A chondrocyte and its surrounding pericellular matrix (PCM) are defined as a chondron. Single chondrocytes and chondrons isolated from bovine articular cartilage were compressed by micromanipulation between two parallel surfaces in order to investigate their biomechanical properties and to discover the mechanical significance of the PCM. The force imposed on the cells was measured directly during compression to various deformations and then holding. When the nominal strain at the end of compression was 50 per cent, force relaxation showed that the cells were viscoelastic, but this viscoelasticity was generally insignificant when the nominal strain was 30 per cent or lower. The viscoelastic behaviour might be due to the mechanical response of the cell cytoskeleton and/or nucleus at higher deformations. A finite-element analysis was applied to simulate the experimental force-displacement/time data and to obtain mechanical property parameters of the chondrocytes and chondrons. Because of the large strains in the cells, a nonlinear elastic model was used for simulations of compression to 30 per cent nominal strain and a nonlinear viscoelastic model for 50 per cent. The elastic model yielded a Young's modulus of 14 +/- 1 kPa (mean +/- s.e.) for chondrocytes and 19 +/- 2 kPa for chondrons, respectively. The viscoelastic model generated an instantaneous elastic modulus of 21 +/- 3 and 27 +/- 4 kPa, a long-term modulus of 9.3 +/- 0.8 and 12 +/- 1 kPa and an apparent viscosity of 2.8 +/- 0.5 and 3.4 +/- 0.6 kPa s for chondrocytes and chondrons, respectively. It was concluded that chondrons were generally stiffer and showed less viscoelastic behaviour than chondrocytes, and that the PCM significantly influenced the mechanical properties of the cells.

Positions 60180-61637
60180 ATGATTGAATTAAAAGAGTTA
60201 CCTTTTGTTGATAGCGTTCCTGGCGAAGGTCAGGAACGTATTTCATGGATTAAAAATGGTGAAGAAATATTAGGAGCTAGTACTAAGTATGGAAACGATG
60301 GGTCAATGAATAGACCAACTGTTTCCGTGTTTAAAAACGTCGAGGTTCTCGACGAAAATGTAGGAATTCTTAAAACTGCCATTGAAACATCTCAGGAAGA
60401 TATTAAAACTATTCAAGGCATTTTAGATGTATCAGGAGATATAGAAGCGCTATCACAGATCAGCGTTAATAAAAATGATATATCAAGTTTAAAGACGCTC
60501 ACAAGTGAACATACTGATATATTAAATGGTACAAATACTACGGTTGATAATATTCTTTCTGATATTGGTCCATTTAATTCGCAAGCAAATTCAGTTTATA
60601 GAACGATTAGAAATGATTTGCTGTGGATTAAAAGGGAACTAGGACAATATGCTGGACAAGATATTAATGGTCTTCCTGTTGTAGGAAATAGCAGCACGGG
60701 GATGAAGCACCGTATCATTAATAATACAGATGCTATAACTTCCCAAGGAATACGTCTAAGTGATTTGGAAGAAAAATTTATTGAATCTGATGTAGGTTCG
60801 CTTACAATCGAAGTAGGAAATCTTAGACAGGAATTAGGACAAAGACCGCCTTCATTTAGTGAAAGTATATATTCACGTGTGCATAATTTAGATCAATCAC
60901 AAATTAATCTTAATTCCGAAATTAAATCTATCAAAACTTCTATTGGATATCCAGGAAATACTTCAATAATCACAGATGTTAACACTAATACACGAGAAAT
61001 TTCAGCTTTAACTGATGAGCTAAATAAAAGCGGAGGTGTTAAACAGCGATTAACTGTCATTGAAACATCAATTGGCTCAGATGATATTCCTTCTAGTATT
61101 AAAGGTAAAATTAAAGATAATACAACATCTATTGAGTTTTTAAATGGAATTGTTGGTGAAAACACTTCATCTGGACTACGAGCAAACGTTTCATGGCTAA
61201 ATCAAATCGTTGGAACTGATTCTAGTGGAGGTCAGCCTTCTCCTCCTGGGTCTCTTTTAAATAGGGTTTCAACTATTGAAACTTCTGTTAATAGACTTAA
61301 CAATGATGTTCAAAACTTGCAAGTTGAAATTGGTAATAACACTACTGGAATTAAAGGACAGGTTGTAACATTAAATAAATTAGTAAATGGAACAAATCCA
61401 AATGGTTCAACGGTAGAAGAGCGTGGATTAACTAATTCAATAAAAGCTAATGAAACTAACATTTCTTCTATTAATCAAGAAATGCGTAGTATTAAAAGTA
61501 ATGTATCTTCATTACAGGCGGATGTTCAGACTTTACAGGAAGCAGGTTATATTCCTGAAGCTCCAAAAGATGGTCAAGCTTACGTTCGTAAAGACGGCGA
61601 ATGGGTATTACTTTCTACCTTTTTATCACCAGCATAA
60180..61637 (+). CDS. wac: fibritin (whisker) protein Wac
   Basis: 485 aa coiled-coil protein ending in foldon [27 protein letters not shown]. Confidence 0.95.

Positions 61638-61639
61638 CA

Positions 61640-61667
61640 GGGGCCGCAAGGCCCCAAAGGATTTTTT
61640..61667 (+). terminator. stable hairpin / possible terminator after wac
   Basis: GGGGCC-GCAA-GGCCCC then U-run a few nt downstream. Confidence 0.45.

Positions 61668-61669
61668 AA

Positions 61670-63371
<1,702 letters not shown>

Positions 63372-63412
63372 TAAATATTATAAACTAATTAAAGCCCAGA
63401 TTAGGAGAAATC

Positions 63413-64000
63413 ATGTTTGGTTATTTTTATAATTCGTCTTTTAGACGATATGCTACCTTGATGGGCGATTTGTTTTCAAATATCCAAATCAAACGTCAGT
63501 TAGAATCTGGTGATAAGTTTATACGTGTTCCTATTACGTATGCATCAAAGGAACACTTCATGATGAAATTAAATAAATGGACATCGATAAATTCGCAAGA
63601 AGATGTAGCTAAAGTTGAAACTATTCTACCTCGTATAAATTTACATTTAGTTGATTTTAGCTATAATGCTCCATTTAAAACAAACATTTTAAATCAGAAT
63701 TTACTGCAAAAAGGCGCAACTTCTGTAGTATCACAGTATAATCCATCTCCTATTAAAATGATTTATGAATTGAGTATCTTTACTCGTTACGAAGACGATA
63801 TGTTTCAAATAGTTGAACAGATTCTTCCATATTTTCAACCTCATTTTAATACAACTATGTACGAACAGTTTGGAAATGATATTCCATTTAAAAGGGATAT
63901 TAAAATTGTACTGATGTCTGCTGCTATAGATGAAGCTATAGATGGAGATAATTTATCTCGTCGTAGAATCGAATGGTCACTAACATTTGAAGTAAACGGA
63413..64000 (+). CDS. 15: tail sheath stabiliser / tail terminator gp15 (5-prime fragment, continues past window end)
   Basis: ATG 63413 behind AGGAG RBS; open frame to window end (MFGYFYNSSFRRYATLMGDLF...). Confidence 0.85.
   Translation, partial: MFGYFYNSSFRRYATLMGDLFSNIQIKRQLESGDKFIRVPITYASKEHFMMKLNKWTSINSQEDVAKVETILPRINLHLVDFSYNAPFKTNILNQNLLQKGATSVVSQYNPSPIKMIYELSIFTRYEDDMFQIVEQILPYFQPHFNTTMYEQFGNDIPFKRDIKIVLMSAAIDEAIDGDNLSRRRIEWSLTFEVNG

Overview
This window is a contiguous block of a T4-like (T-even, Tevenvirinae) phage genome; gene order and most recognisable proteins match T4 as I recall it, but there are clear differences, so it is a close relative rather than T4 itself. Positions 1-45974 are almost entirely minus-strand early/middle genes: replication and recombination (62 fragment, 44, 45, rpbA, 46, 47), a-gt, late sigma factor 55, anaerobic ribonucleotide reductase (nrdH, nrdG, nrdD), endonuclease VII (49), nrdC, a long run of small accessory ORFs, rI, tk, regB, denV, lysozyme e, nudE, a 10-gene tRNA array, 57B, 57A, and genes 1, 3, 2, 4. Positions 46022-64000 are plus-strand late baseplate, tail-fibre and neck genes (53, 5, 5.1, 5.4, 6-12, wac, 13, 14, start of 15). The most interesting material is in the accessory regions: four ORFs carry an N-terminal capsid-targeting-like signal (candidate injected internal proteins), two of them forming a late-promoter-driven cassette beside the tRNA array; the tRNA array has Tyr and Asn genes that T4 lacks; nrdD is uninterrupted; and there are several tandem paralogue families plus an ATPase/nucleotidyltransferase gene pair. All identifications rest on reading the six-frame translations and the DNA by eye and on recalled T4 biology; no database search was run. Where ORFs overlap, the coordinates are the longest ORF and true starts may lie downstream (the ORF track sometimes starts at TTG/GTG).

- nonlinear elasticity
- finite-element modelling